A number of English poets, including Wordsworth and Shakespeare, have written on the beauty of daffodils, large yellow flowers which are native to Europe. Daffodils catch poets’ eyes because they are champion twisters. This is what biomechanics expert Steven Vogel of Duke University in Durham, North Carolina, discovered recently.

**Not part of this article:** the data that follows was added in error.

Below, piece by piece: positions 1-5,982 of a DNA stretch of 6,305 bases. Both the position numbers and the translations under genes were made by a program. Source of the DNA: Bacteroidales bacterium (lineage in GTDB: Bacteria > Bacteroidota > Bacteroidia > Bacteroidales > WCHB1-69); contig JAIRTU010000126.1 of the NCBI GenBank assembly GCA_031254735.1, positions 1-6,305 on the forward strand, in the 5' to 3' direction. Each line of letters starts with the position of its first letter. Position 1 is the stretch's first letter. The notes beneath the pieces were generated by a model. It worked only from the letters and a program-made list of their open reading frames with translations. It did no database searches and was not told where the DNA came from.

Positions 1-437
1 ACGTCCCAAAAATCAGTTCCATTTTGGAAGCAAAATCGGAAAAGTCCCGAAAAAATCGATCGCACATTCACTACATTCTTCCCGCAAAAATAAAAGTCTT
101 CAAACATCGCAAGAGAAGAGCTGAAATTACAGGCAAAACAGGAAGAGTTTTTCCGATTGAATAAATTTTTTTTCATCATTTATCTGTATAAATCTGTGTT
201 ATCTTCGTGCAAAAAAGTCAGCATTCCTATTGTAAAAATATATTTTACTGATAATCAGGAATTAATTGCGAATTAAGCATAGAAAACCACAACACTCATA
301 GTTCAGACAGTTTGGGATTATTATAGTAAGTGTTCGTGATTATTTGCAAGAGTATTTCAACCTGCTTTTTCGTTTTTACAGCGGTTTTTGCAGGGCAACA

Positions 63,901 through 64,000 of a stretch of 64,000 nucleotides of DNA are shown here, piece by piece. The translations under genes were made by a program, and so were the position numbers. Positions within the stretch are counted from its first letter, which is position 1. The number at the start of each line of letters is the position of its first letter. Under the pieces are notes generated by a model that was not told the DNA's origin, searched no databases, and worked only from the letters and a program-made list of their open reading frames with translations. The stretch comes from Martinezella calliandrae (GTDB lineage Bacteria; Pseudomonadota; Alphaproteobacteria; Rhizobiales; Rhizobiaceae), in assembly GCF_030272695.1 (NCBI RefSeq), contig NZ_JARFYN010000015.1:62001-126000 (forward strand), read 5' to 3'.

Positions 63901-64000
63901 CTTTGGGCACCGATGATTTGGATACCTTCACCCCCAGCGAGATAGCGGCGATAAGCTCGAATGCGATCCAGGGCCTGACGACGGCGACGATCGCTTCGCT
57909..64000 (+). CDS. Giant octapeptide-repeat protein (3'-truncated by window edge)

Plants can’t be too flexible, or they would never stay upright. Instead, they turn. Many leaves have long, thin stems that twist, so that the wind slips over instead of catching them like sails. Daffodil stems are triangular to help them turn their backs on the breeze, and so avoid breaking off while remaining upright. This makes them dance and move more than flowers such as tulips.